Shake Shack Founder Says Hartford Experience Shaped His Business Philosophy

Shake Shack founder and chairman Danny Meyer, who lived in Hartford in the late 1970s, says his Hartford experience influenced his business philosophy.

“My heart is here,” said the Trinity College alum and trustee, who has launched fine dining restaurants and other Shake Shacks around the world.

Meyer said moving from St. Louis to Hartford in the late 1970s inspired him to explore the city’s economically depressed, but ethnically vibrant neighborhoods.

“We actually would go to restaurants in neighborhoods because we could explore ethnic cooking. I just was never afraid, but I will say the economic divide was just as apparent then as it is right now.”

Shake Shack CEO and founder Danny Meyer joined Kerri-Lee Mayland on Thursday to talk about the grand opening of the new Shake Shack in West Hartford.

Seeing the way good food was successful in drawing him and his classmates off the Trinity College Campus later encouraged him to try launching fine-dining restaurants in what were formerly some of Manhattan’s struggling areas.

“No one was going to Union Square. It was a dangerous place - it was a drug-ridden park in 1985. No one was going to Madison Square Park,” Meyer said.

Today, his restaurants Union Square Café and Shake Shack are credited with helping those areas turn around for the better, and he hopes Shake Shack will also be an instrument for change in the communities where they open. Meyer said the chain is careful to source products from local businesses, and they work with local partners to hire employees from disadvantaged backgrounds. Five of the West Hartford location’s new employees come from the Kitchen at Billing’s Forge, a non-profit job training program based in Hartford’s Frog’s Hollow neighborhood.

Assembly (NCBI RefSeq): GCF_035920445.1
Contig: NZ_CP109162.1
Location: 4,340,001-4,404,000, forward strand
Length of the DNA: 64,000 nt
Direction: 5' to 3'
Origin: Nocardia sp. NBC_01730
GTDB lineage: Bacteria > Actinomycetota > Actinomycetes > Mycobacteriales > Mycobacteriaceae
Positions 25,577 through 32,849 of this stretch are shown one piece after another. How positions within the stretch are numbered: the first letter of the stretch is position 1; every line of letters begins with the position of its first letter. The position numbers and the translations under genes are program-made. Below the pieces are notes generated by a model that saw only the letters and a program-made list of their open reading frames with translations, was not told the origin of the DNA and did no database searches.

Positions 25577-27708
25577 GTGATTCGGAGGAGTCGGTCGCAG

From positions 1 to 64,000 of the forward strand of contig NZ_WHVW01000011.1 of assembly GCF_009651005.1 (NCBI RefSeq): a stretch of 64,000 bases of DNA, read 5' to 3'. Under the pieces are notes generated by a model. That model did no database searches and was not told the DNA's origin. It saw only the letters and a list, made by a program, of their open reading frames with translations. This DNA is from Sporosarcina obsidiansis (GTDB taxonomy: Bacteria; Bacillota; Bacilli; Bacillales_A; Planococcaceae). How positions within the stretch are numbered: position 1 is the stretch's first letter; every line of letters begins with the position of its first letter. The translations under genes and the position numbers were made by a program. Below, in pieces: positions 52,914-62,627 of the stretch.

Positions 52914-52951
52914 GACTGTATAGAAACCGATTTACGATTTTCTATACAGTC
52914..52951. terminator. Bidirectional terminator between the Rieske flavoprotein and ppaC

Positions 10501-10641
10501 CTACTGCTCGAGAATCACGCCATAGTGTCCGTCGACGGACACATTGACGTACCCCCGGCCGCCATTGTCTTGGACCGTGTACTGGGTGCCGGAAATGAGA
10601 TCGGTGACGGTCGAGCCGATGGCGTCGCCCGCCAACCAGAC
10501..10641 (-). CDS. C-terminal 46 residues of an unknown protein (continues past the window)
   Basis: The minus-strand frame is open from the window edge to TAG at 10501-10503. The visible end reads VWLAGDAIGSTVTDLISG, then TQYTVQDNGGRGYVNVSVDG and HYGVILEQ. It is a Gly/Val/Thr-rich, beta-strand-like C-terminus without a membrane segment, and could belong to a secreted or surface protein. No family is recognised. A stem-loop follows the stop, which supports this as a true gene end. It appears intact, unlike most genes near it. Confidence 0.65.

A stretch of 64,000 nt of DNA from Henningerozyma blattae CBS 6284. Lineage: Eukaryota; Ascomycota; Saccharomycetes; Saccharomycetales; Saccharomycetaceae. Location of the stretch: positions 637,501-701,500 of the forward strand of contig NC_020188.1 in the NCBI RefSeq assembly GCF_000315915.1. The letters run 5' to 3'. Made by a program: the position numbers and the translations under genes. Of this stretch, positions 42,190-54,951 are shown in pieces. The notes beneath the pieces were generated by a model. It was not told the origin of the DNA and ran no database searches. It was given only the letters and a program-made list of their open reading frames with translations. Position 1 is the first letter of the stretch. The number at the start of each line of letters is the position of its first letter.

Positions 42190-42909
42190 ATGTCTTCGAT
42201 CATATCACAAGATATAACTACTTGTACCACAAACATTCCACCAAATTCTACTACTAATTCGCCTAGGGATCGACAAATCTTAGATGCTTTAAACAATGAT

Long before Shake Shack was looking at a Hartford county location, Meyer said he was impressed by the program at Billing’s Forge and the food at their fine-dining restaurant, Firebox.

“I think restaurants like this give courage to other businesses and it takes acts of courage, many acts of courage, for neighborhoods to change,” he said.

While a freshman at Trinity College majoring in political science, Meyer interned with the state legislature. He said he is particularly mindful of the choice Shake Shack, a publicly-traded company, made in deciding to open in West Hartford instead of Hartford. UConn’s new downtown campus, and recent efforts by Trinity College to bring more of their students downtown, Meyer said are a sign that things are looking up for the troubled city. If the West Hartford location proves successful, he said he’ll set his sights on opening a Shake Shack in downtown Hartford.

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